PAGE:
The World Economic Forum has released a new January 2013 research report, Building Resilience in Supply Chains, (download web link) which provides interesting data on how important supply chain risk mitigation has become on the global stage. This report was aided by contributions Accenture and Zurich Insurance Group.

This World Economic Forum Supply Chain Risk Initiative began in 2011, and has since fostered a series of workshops among industry and governmental leaders throughout 2012.  This latest Phase II report explores government and multi-industry sector views on systemic supply chain risk with recommendations for building a resilience framework to manage such risks. It includes results from an annual survey of over 1000 experts who were asked to review the landscape of 50 global risks. What makes this report of further interest is its inclusion of global-wide viewpoints, including those from Asia based countries which represent many tiers of current global supply chains. It also provides a new quantification as to the global awareness, cost and impact of major supply chain disruption. It cites Accenture research noting that more than 80 percent of companies are now concerned about supply chain resilience and that significant supply chain disruptions can cut the share price of impacted companies by 7 percent on average.

The report concludes that there are three “must have” requirements for building more resilience:

  • The need for a common risk vocabulary
  • Improved data and information sharing across industry supply chains
  • Building greater agility and flexibility into resilience strategies

Further noted was that throughout 2012, systemic risks continued to be a top concern for supply chain managers globally. The report also validates what Supply Chain Matters incorporated in last year’s predictions for global supply chains, namely that the continued high cost of disruptions has led insures to reduce coverage and increase premiums for certain global regions.

The top-five risks highlighted in the report were:

  1. Severe income disparity
  2. Chronic fiscal imbalance
  3. Rising greenhouse emissions
  4. Water supply crisis
  5. Mismanagement of population aging

Severe income disparity was noted as the risk most likely to manifest over the next 10 years, while major systemic financial failure was a risk having the highest impact. In 2012, extreme weather emerged as a more prevalent concern, no doubt from the realization of severe climatic related disruption across the globe.

An additional 2012 survey among 469 executives and risk experts identified three non-traditional risks:

  1. Social contract disintegration
  2. Inflexible and uncoordinated (governmental) regulation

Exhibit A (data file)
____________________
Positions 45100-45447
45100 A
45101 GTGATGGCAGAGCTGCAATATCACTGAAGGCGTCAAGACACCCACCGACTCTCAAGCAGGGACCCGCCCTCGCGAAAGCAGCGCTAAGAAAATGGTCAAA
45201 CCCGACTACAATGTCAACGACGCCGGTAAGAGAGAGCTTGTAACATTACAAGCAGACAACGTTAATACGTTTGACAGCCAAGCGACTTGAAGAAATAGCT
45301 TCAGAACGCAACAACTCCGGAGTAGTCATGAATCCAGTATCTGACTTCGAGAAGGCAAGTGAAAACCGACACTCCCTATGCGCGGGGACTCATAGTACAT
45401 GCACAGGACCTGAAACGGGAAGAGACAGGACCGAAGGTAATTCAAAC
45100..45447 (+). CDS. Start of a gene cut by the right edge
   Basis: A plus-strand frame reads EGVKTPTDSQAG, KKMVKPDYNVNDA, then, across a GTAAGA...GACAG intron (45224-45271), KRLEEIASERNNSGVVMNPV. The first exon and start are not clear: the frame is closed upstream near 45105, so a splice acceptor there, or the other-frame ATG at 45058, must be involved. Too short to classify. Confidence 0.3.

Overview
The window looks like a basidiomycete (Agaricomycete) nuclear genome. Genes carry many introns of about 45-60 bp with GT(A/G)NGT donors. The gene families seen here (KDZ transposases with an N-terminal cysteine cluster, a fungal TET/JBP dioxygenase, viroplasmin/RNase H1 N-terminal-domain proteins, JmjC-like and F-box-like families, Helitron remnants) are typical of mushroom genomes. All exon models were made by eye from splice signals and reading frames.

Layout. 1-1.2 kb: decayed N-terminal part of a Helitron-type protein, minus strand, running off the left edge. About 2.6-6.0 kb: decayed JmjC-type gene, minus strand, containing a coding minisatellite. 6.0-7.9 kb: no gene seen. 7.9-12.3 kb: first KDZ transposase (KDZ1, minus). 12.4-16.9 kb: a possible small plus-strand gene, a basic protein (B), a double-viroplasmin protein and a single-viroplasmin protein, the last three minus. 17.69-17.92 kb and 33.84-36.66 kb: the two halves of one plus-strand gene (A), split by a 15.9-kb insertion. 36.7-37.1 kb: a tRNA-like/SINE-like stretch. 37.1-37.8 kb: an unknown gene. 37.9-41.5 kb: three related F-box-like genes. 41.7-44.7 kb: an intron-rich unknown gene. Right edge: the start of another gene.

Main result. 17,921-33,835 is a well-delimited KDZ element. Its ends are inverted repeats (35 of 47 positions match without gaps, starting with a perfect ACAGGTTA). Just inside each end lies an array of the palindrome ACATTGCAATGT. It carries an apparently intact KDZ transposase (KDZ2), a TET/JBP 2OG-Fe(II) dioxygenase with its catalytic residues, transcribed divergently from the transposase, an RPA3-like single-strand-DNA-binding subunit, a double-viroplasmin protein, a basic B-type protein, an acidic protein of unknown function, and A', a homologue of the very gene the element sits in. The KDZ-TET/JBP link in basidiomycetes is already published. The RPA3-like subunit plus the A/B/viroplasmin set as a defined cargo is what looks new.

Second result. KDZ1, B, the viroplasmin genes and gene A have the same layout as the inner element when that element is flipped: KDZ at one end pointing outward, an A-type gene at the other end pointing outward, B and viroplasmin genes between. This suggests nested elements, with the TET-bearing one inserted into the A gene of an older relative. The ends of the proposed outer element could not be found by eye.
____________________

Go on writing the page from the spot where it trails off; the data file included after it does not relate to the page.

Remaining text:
3. Cyber-risk

The notions of cyber risk are very much top of mind.  This week, both the New York Times and the Wall Street Journal reported that their internal IT and email sites had been the victim of cyber spying. Bloomberg and Thomson Reuters also confirm that attempts to penetrate each of their systems have previously occurred. Last year many global banks were targeted by cyber threats.  Imagine if your mission critical supply chain systems are penetrated for unwelcomed reasons. As part of its conclusions, the report calls out for: “IT systems to be scalable, secure and re-routable

Getting back to the World Economic Forum report, noted is that despite fears that building more resilience into the supply chain will create cost, most experts surveyed noted that efficiency and resilience can coexist.  That is an important conclusion that readers might want to dwell upon.  The report acknowledges that it can be challenging to permeate an organization with incentive structures that focus on managing risk.  However, this author would quickly add that a framework of shared risk that is much broader than finance and/or procurement can be something to consider.

In this same vein, the report notes that European and North American respondents emphasize building a culture of risk management across suppliers as a top priority, however this is less valued in Asia, where business growth elicits tolerance for high risk.  That, in our view, is an interesting finding, one that procurement and sourcing executives should dwell upon.

This new report on global supply chain risk is certainly one that you should find some time to review for applicability to your ongoing risk mitigation strategies and investment plans.

If your organization needs outside, objective assistance in synthesizing supply chain risk mitigation plans, do give us a ring.

Bob Ferrari